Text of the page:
The Telegraph reports how the prime minister took on the Tory backbench “awkward squad” – aka the 1922 Committee, in “an audacious attempt to stamp his authority on Conservative MPs and smother back-bench dissent”. Mr Cameron “announced a controversial move to neutralise the 1922 Committee which gives back-bench MPs a forum for criticising the Conservative leadership”, turning “simmering anger” at the deal with the Liberal Democrats into “fury” among Tory MPs: “One senior Right-winger described it as a ‘deliberate provocation’ that could split the party. Others likened the moment to Tony Blair’s ‘Clause IV’ confrontation with Labour members in 1995… During the private meeting, Peter Bone, the MP for Wellingborough, told Mr Cameron that the changes were an unacceptable attempt to control the party. Bill Cash complained there had been no consultation or discussion of the proposed changes, which would ‘end the independence of backbenchers’. After the meeting, one MP said: ‘This is an attempt to crush dissent, nothing less. He’s effectively trying to abolish the 1922.’ A former minister added: ‘He’s caused enormous resentment. People who were feeling sullen before are now feeling furious.'” The Times also reports Mr Cameron’s confrontation with his backbenchers: “David Cameron has ambushed his party’s internal critics with an audacious move to stifle backbench opposition. Conservative MPs reacted with fury when he proposed opening up membership of the 1922 Committee, created to represent backbenchers’ interests, to frontbenchers. One described it as ‘a stitch-up that would make Robert Mugabe blush’.”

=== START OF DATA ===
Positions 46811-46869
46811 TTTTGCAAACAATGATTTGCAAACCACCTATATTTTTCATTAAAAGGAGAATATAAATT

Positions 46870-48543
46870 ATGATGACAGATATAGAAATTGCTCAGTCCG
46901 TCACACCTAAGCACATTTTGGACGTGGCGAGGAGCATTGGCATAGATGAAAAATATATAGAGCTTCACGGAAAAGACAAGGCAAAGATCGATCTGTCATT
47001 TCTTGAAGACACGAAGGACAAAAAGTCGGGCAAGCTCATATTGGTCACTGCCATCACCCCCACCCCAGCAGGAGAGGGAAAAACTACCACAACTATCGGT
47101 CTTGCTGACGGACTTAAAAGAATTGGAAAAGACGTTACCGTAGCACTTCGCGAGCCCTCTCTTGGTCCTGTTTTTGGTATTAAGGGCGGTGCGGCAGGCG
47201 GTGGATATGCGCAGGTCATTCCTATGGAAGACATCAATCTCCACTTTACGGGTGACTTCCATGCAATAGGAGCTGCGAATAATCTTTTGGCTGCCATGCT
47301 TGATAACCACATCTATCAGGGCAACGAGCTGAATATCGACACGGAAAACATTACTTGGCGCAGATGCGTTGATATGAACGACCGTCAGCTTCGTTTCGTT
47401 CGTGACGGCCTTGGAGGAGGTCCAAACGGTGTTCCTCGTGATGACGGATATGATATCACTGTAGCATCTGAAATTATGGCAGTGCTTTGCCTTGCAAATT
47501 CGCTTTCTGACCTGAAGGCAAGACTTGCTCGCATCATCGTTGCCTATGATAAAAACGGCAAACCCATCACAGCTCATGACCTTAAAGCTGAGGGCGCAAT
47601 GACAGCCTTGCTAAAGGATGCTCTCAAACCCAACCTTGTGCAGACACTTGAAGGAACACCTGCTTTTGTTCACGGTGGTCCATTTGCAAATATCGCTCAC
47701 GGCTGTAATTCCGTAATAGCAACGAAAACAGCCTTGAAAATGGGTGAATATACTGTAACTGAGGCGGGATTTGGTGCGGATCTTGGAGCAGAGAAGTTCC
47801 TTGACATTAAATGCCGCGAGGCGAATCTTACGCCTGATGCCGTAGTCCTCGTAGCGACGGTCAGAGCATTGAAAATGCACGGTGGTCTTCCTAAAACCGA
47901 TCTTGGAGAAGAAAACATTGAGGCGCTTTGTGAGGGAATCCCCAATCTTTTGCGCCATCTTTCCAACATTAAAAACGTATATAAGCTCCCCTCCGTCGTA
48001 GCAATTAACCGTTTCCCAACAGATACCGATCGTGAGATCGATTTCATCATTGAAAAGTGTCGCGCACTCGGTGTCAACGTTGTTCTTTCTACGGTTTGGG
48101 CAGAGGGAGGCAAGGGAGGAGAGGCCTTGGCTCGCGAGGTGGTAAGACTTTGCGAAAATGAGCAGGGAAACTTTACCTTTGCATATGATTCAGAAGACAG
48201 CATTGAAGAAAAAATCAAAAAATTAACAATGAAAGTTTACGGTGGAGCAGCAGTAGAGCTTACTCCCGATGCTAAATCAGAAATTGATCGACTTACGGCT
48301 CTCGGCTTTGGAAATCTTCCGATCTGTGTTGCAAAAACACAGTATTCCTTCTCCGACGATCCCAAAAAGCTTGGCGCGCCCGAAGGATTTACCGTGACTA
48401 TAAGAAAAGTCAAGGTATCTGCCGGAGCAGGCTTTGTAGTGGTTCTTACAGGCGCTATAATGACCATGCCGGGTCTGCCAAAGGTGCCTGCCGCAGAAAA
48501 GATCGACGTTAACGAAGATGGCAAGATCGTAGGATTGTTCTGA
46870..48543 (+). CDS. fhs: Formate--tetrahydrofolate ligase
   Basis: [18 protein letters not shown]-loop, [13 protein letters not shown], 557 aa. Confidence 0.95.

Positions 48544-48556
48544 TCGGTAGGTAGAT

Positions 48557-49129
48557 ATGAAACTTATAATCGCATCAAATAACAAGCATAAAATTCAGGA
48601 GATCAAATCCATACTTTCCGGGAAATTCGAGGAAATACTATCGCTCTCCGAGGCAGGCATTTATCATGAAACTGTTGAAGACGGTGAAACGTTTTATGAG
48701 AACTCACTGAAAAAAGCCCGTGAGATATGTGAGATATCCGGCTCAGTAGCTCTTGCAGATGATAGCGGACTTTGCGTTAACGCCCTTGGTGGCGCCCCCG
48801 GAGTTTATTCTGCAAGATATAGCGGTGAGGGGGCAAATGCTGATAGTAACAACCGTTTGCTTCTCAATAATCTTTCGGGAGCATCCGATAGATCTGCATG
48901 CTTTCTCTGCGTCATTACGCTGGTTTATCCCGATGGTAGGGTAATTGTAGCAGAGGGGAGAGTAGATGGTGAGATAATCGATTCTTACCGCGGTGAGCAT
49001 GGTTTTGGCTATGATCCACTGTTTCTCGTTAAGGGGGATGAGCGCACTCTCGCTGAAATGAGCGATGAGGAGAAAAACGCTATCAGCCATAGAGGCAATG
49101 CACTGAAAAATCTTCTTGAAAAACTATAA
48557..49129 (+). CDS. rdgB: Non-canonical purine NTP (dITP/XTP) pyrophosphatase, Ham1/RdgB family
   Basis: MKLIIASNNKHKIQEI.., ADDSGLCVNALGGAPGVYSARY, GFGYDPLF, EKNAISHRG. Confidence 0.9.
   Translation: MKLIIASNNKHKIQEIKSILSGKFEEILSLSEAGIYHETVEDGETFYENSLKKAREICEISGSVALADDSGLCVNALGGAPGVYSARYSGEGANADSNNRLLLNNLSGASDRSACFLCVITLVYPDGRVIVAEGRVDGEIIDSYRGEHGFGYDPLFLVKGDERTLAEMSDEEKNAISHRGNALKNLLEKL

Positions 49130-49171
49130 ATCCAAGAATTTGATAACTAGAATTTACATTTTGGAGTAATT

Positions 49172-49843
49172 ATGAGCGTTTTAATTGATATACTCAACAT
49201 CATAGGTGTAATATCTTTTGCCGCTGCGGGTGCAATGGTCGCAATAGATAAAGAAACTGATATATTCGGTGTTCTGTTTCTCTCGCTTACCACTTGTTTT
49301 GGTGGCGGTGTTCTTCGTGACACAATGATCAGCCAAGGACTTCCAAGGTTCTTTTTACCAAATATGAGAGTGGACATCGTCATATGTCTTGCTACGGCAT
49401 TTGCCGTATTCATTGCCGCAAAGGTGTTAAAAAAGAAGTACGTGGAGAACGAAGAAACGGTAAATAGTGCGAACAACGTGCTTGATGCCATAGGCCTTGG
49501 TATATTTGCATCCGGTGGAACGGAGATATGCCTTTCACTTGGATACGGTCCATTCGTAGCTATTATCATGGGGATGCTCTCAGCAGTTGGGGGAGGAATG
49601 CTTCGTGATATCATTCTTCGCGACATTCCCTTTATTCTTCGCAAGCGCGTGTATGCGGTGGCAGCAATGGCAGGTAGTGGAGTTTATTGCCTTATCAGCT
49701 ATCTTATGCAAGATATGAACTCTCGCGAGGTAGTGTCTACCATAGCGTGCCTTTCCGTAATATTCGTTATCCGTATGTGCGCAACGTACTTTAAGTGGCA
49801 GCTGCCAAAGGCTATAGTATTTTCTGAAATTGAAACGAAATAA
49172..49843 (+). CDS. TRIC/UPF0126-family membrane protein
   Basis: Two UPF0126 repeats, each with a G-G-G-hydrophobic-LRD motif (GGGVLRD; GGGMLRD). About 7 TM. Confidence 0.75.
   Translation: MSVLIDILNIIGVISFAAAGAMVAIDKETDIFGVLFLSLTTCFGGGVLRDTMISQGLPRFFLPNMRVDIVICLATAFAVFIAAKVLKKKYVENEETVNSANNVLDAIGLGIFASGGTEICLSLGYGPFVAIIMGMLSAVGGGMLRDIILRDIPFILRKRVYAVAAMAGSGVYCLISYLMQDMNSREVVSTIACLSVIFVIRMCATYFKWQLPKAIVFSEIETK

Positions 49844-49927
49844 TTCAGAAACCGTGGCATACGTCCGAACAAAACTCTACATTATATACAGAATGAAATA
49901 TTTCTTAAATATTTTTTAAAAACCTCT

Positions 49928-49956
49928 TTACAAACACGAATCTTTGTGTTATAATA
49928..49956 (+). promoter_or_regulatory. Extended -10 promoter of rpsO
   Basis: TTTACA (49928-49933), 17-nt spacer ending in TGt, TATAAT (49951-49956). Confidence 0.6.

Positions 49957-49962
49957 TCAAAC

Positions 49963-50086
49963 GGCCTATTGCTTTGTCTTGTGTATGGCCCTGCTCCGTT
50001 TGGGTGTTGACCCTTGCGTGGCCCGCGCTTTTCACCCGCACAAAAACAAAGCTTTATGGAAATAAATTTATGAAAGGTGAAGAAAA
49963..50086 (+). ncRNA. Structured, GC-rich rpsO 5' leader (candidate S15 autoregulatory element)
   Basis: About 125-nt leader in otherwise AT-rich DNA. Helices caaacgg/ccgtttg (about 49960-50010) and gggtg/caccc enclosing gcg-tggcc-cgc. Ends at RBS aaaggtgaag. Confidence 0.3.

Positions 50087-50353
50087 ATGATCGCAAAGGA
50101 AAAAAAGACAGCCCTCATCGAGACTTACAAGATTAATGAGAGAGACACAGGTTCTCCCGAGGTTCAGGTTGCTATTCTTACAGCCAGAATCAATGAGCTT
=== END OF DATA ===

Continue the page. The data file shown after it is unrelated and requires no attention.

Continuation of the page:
The Guardian reports the latest on the Labour leadership race, which will today see Andy Burnham join David Miliband, Ed Miliband, Ed Balls and John McDonnell – who both declared yesterday – and Diane Abbott, who the BBC reports in the past half hour has now enetered the race. Mr Burnham will launch his campaign at the People’s History Museum in Manchester this afternoon, telling the Guardian that Labour “had our fingers in our ears and our hands over our eyes” over election issues including immigration: “For me the big task is for Labour to reconnect with people who are feeling this. They need to feel that Labour understands what they are saying and then will take steps to address it.” On welfare and pensions, the former health secretary said: “You just heard it all over the country – it was a sense that for people who, in their eyes, were doing the right thing and trying to get on, that when they looked around, Labour wasn’t on their side any more… That came out through this feeling about benefits… that money and help was going to people who were not, like them, trying to do the right things.” Meanwhile, Mr Balls launched his campaign by saying of his opponents: “We’ve been friends and colleagues for a long period of time and I’m very proud of my friendships with colleagues … Whoever wins this, I will back them 110%. We all have some similarities but we have some differences: David’s been a foreign secretary travelling around the world … I was born in Norwich … [and] I’m a Yorkshire MP. I’ve had a different set of challenges. Being different’s good.”